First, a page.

It’s the last few weeks in January and for film lovers around the world, that means one thing in particular – a new Sundance Film Festival. Every year, patrons venture to the frosty mountains of Park City – or tune in online during a pandemic – to catch a first look at the freshest and hottest new independent films. And this year, an impressive virtual lineup once again promises a smorgasbord of cinematic delights which we’ll be talking about for the rest of 2022 and beyond. With little over a day to go, most attendees would already have their schedule locked in. But for those who are still making the final decisions, here are 22 intriguing films we have our eyes on:
Sundance has long been known as a major launchpad for new American directors and for good reason. Across the US Dramatic Competition and Premieres sections this year, there are several promising filmmakers making their debut and vying to be the next Jordan Peele or Ryan Coogler. Having already secured US distribution, Alice could be such a breakout for director Krystin Ver Linden and star Keke Palmer, who plays an enslaved woman who becomes aware that she is actually living in the year 1973. If you’re a fan of Regina Hall, then Sundance has a perfect double feature for you courtesy of Mariama Diallo’s Master and Adamma Ebo’s Honk for Jesus, Save Your Soul. Meanwhile, Jesse Eisenberg makes his directorial debut with When You Finish Saving the World, an A24 pickup starring Julianne Moore and Finn Wolfhard as a mother and son with clashing personalities.
And if you’re still craving more star power, John Boyega headlines Abi Damaris Corbin’s 892, based on the true story of a US marine veteran who is driven over the edge. Finally, Bradley Rust Gray’s blood should quieter counter-programming with a poignant story about a young European widow (Carla Juri) coming to terms with love and loss in Japan.
While the World Cinema Dramatic Competition section arguably draws the least attention at Sundance, this slate has historically premiered some of the most outstanding films, including The Souvenir and Animal Kingdom. At the top of this section’s most anticipated list is Goran Stolevski’s You Won’t Be Alone, starring the always compelling Noomi Rapace in a witchy horror tale set in 19th century Macedonia. Also generating early buzz is Gabriel Martins’ Mars One from Brazil, depicting the lives of a Black family as they cope with their increasingly intolerant society. Latin America will also be represented by the Bolivian drama Utama, in which an elderly indigenous couple is threatened by an extensive period of drought.
From Europe, two films to get excited about are British comedy Brian and Charles and the Finnish coming-of-ager Girl Picture. And if you’re looking for daring Asian cinema, look no further than Martika Ramirez Escobar’s Leonor Will Never Die, about a filmmaker who becomes an action hero after a television falls on her head.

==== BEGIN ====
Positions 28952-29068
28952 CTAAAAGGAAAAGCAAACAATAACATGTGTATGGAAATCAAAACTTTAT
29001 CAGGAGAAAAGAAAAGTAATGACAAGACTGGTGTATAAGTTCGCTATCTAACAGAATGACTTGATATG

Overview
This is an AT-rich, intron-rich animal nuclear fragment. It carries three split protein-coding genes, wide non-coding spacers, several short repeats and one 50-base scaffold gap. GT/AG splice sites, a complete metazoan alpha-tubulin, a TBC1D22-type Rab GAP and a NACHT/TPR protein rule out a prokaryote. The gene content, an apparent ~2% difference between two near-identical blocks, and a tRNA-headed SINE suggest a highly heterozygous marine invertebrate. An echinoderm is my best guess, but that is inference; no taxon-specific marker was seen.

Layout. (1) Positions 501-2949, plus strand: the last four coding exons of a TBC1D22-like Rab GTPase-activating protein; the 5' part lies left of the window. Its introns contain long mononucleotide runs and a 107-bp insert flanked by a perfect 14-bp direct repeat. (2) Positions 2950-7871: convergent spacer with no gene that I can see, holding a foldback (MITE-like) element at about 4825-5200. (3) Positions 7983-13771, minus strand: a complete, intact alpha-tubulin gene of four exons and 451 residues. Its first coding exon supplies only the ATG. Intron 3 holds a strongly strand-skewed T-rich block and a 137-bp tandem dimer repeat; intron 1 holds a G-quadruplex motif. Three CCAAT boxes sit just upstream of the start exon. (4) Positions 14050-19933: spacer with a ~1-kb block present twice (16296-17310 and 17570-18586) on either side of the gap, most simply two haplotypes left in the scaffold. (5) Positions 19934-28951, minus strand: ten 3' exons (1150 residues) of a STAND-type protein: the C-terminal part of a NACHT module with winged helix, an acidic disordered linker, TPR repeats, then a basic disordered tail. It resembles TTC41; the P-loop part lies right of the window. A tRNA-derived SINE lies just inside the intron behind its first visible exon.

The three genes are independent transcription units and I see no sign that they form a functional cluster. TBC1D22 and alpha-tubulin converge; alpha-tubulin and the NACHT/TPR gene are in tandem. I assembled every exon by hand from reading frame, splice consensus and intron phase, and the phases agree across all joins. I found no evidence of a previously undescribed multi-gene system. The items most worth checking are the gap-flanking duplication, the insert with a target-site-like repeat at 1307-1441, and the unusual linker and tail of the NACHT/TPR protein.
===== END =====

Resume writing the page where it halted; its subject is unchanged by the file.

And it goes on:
Any Sundance veteran will tell you that the festival’s documentaries are consistently some of the strongest films on offer. And this year’s non-fiction slate once again features an enticing selection of gems from across the world. Kicking off the fest with coveted Day One screenings are Alon Schwarz’ Tantura, Ed Perkins’ The Princess and Fire of Love, exploring the Israeli-Palestinian conflict, Princess Diana and an ill-fated couple who are volcanologists. Another hot ticket is The Janes from Oscar nominee Tia Lessin, which recalls the early fight for safe and legal abortions in the 1970s. And finally, two of the most culturally relevant films of the festival are sure to be Shalini Kantayya’s TikTok, Boom and Joe Hunting’s We Met in Virtual Reality, about the popular social media app and finding love in a virtual world respectively.
If you’re looking to head off the beaten path at Sundance, then the Midnight and NEXT sections are the ones for you. Showcasing genre fare and more idiosyncratic storytelling, these sections have premiered the likes of Cryptozoo, His House and Selah and the Spades in recent years. This year’s crop includes a pair of fascinating horror films with Mimi Cave’s Fresh and Carlota Pereda’s Piggy, telling provocative stories about modern dating and bullying. In a case of “you’d have to see it to believe it,” Sierra Pettengill’s Riotsville, USA looks at the bizarre creation of a fictional town by the US military in the 1960s. And finally, you won’t want to miss Max Walker Silverman’s A Love Song, which stars beloved character Dale Dickey in a rare leading role opposite the equally esteemed Wes Studi.
Staye tuned to Awards Radar for coverage of these and more titles at the Sundance Film Festival from January 20th to 30th, 2022.